In an effort to curb the surging credit binge, the Reserve Bank of India (RBI) has raised risk weights on consumption loans, credit card exposures, and loans to non-bank financiers by 25 percentage points each. This move aims to slow down the rapid growth in these sectors by requiring higher consumption of capital. However, it comes with potential consequences for borrowers who may face increased costs, as lenders compensate for the heightened capital requirements.
The increase in risk weights particularly impacts personal loans, credit cards, and loans to non-banking financial companies (NBFCs). This adjustment, effective for both existing and new loans, may prompt lenders to either shift towards more secured loans or reduce the volume of unsecured loans. Interest rates on personal loans, for instance, could see an uptick.
Leading financial institutions, including HDFC Bank and SBI Cards & Payment Services, are expected to be significantly affected, leading to a contraction in common equity tier one (CET 1) ratios.
The RBI’s decision is a response to the exponential growth in consumer credit and the escalating reliance of non-banking financial companies on bank loans. The regulator has expressed concerns about the surge in unsecured loans, such as credit cards, which have outpaced overall credit growth. This move reflects the RBI’s commitment to maintaining financial stability and preventing unchecked lending practices.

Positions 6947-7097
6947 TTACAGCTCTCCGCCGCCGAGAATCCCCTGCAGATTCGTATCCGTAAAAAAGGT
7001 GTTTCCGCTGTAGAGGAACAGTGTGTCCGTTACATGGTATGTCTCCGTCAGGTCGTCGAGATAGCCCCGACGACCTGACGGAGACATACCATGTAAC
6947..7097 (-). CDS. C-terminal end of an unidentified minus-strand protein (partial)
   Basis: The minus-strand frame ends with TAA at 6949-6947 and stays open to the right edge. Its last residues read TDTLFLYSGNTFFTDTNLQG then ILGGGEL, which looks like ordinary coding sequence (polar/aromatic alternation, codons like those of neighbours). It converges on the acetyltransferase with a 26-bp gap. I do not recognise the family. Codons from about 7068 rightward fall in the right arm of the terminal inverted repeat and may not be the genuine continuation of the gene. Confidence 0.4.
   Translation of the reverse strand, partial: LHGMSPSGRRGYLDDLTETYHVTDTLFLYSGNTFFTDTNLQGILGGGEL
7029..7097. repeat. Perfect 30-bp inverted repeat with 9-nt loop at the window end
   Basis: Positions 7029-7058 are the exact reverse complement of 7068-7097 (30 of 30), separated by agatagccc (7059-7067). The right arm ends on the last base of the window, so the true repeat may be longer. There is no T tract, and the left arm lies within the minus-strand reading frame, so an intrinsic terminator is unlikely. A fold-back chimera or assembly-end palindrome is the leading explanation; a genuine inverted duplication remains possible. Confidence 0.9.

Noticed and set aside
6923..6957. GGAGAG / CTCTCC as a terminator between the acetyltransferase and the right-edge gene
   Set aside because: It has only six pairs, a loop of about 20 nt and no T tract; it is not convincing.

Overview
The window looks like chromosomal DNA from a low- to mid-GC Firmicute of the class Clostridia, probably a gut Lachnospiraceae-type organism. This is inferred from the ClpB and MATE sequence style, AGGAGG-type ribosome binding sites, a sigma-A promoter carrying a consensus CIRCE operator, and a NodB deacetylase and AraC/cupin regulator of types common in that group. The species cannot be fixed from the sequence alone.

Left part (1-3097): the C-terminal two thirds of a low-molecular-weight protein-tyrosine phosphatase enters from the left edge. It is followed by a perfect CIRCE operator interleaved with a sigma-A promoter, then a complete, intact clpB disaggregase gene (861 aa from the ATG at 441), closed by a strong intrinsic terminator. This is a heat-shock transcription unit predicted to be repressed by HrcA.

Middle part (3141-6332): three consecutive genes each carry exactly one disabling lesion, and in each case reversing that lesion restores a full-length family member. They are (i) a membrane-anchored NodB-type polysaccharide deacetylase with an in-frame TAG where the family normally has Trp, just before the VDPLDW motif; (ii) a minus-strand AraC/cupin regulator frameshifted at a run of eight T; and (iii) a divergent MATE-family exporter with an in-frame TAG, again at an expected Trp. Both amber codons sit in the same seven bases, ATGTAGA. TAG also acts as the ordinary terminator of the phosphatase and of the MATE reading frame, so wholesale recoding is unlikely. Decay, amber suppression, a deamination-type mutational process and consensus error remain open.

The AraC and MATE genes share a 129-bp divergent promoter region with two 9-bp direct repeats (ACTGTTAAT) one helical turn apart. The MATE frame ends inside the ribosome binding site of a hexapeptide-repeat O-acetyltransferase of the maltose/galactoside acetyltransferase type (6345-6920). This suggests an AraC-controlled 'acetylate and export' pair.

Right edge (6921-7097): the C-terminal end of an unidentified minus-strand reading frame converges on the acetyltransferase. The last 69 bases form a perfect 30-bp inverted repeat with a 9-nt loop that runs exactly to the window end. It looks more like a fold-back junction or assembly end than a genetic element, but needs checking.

The directive also calls for a review of sectoral exposure limits for consumer credit by banks and non-bank financiers. In the absence of internal limits, lenders are urged to establish board-approved limits on various sub-segments under consumer credit, with a specific focus on unsecured consumer credit exposures.
While this adjustment was anticipated for consumer loans, the unexpected increase in risk weight for lending by banks to non-banks has raised concerns about potential spillover effects on corporate bonds, impacting yields and credit spreads for non-banks.
The financial sector, including banks and NBFCs, has been proactively taking measures to mitigate risks associated with personal loans, particularly those below ₹50,000, given their unsecured nature. Institutions like Aditya Birla Finance are tightening underwriting processes and monitoring portfolios closely, while fintech non-banks like Mcapital are temporarily halting fresh unsecured loans.
As the RBI aims to strike a balance between sustaining credit growth and ensuring financial stability, the impact of these risk weight adjustments will unfold in the coming months, influencing lending strategies and customer borrowing costs across the financial landscape.
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